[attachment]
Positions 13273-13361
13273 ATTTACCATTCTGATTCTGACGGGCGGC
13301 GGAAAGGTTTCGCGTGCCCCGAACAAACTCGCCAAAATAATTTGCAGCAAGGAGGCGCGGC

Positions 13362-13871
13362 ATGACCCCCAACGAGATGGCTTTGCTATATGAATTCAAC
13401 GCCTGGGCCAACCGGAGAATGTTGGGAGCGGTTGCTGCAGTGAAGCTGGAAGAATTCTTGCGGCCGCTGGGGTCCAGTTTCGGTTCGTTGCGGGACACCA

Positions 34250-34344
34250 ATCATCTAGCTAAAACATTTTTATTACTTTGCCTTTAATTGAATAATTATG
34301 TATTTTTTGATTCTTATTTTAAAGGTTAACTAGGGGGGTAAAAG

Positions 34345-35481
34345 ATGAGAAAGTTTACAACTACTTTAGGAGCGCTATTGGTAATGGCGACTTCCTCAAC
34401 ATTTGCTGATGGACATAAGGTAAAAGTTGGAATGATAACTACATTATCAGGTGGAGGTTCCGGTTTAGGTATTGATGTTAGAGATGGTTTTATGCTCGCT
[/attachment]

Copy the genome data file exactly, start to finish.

Positions 13273-13361
13273 ATTTACCATTCTGATTCTGACGGGCGGC
13301 GGAAAGGTTTCGCGTGCCCCGAACAAACTCGCCAAAATAATTTGCAGCAAGGAGGCGCGGC

Positions 13362-13871
13362 ATGACCCCCAACGAGATGGCTTTGCTATATGAATTCAAC
13401 GCCTGGGCCAACCGGAGAATGTTGGGAGCGGTTGCTGCAGTGAAGCTGGAAGAATTCTTGCGGCCGCTGGGGTCCAGTTTCGGTTCGTTGCGGGACACCA

Positions 34250-34344
34250 ATCATCTAGCTAAAACATTTTTATTACTTTGCCTTTAATTGAATAATTATG
34301 TATTTTTTGATTCTTATTTTAAAGGTTAACTAGGGGGGTAAAAG

Positions 34345-35481
34345 ATGAGAAAGTTTACAACTACTTTAGGAGCGCTATTGGTAATGGCGACTTCCTCAAC
34401 ATTTGCTGATGGACATAAGGTAAAAGTTGGAATGATAACTACATTATCAGGTGGAGGTTCCGGTTTAGGTATTGATGTTAGAGATGGTTTTATGCTCGCT